Still, the one seems less critical. We are talking about the one which addresses more the flesh and bones humanity, the scientific approach which sees only empiricism. Aren't the abstractions, the philosophical ideals of who and what we are, and what we ought to be, more important?

Does the formation of planets, the study of evolution, nay, even the Big Bang, actually deal in those questions? The purveyors of science say yes. But we don't see how. To be sure, they appear to believe that if we should come to understand the start of the Universe, the developments within evolution, that we shall then understand creation and can dispense with tired concepts such as God. They are quite unwilling to consider whether such things may require a God of some sort. But why?

The only conclusion we can see is that it would take away from their being God. That's truly sad. Too many scientists or, at least, the pop scientists such as Stephen Hawking or Carl Sagan, try to make us believe that creation is wonderful without a Creator. But what does that leave us with? Exactly this: two human beings, neither of whom can possibly be, in a scientific sense, any better than any given one of us. Because if all we are are products of an evolutionary environment, if we are wholly accidental and not guided by anything, then why are they and their thoughts so important? Their very own knowledge and 'understanding' is only incidental. If it's only incidental, as any knowledge thus must be, then it is valueless.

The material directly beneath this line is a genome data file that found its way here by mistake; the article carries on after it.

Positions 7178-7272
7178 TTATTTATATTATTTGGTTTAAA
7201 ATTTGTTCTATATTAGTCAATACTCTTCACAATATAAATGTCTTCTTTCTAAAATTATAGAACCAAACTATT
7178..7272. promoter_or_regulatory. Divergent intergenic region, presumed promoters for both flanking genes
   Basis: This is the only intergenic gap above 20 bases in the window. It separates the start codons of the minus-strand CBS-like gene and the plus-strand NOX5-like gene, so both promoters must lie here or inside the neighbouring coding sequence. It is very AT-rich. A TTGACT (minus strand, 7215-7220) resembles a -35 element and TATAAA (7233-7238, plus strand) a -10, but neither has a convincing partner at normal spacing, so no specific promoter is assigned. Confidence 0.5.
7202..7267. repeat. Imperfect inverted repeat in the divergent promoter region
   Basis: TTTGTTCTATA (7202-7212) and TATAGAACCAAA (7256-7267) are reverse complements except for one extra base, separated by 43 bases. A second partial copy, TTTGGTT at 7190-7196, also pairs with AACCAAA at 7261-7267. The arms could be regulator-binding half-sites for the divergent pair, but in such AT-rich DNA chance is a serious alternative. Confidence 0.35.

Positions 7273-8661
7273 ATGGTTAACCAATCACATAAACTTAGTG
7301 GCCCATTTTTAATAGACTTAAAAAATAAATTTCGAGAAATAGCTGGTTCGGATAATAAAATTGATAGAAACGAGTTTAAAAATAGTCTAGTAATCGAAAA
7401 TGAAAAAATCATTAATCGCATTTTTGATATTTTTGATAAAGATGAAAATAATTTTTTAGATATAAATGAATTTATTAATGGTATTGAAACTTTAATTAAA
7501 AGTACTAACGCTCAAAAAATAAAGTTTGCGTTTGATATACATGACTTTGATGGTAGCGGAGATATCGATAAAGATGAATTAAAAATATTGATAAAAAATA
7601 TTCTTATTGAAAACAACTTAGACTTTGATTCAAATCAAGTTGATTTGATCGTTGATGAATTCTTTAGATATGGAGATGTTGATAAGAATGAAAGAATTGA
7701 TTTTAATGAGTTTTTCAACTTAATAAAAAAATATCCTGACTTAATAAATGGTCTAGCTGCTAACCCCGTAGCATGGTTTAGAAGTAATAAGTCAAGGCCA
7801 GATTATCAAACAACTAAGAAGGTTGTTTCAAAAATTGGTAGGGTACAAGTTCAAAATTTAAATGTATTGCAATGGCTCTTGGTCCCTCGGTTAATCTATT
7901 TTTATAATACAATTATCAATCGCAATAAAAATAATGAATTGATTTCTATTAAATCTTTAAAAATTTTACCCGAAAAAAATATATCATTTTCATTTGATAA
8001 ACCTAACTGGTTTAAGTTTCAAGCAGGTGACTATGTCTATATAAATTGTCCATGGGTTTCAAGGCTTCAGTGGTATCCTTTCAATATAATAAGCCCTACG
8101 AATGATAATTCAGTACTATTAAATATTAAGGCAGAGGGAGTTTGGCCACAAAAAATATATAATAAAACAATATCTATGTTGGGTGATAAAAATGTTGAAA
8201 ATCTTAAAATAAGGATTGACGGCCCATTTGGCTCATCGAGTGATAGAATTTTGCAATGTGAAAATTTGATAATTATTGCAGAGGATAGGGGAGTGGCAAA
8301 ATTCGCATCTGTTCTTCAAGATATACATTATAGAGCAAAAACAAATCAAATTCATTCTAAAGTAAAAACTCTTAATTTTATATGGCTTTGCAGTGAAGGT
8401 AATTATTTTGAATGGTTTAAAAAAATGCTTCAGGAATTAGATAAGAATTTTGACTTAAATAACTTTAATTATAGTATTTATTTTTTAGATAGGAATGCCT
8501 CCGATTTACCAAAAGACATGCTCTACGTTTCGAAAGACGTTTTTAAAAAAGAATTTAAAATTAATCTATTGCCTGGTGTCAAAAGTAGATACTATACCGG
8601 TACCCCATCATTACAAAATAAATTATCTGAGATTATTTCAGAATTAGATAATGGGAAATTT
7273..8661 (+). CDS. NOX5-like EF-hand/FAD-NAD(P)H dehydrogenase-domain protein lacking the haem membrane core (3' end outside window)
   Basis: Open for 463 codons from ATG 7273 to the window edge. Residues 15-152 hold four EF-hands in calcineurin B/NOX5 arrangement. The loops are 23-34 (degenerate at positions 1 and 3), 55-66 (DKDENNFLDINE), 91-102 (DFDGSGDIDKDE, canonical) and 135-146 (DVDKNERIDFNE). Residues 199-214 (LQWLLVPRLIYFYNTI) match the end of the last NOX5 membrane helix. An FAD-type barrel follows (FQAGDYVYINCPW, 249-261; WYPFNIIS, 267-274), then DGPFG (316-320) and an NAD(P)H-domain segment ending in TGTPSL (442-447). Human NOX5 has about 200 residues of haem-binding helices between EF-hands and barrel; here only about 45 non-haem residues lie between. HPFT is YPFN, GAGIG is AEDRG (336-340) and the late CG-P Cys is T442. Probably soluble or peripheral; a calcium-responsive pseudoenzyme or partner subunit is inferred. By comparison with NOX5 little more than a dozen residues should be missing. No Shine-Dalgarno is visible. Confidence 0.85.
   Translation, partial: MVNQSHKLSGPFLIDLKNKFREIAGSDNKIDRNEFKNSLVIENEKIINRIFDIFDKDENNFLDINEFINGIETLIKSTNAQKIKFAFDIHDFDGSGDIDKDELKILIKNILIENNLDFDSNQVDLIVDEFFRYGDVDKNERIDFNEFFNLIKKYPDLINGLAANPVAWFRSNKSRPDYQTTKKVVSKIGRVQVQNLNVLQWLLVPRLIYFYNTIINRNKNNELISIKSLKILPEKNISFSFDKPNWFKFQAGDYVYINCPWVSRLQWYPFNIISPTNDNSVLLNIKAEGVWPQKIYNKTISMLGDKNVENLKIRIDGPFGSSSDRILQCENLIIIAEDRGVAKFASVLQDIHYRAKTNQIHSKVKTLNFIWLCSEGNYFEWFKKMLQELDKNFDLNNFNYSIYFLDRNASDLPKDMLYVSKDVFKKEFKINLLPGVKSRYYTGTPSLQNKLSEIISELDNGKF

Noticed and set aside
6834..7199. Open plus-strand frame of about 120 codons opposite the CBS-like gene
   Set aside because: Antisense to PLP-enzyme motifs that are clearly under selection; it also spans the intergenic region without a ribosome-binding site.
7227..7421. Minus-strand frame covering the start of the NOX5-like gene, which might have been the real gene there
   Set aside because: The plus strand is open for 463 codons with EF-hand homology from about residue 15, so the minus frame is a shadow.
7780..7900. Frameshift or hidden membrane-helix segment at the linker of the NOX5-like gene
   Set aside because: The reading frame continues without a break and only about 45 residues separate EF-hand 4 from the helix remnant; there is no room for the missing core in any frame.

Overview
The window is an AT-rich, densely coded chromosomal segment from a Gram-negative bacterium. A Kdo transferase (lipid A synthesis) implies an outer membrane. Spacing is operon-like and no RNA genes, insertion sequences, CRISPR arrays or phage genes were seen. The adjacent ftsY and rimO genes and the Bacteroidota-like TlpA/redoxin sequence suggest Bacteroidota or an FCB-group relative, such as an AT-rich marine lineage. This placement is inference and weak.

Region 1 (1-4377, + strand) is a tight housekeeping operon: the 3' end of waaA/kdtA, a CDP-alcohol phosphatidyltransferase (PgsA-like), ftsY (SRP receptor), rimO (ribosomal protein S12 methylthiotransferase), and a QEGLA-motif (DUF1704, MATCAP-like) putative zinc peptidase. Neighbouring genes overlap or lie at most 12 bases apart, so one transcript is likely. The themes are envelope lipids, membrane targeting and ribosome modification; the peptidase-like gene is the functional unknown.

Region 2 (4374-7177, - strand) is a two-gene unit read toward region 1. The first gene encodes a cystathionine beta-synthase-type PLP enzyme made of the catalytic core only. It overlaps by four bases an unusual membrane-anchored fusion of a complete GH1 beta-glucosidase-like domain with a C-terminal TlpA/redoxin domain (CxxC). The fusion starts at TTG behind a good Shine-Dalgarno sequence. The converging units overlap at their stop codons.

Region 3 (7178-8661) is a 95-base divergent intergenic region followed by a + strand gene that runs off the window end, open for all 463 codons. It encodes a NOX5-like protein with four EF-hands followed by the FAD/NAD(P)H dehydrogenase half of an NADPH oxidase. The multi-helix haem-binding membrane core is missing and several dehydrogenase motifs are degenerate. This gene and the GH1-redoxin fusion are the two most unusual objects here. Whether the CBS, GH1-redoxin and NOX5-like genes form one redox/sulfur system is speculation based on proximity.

And that simply doesn't make sense. We don't mean scientific sense. We mean philosophic sense. Science is only, and will never be more than, flesh and blood and rock for it knows not what. Scientific knowledge will always be nothing more than rote. That doesn't mean it isn't important. But it does mean that science is only a tool for our use, and nothing more. It means science can only tell us what will happen with certain chemical reactions under such and such conditions. Yet it will never tell us why they must happen.

If all we are is material, atoms inadvertently coming together by nothing more than accident, then we are no better than inanimate objects. What good is a thought which we cannot help but think? But when we can judge, ah, our freedom becomes obvious. We can choose the right or the wrong, whether scientific or philosophic. We are more than muscle and sinew and electric reactions in the brain. We are human. And we can think for ourselves.

In that light, we find meaning. It is a much brighter light indeed.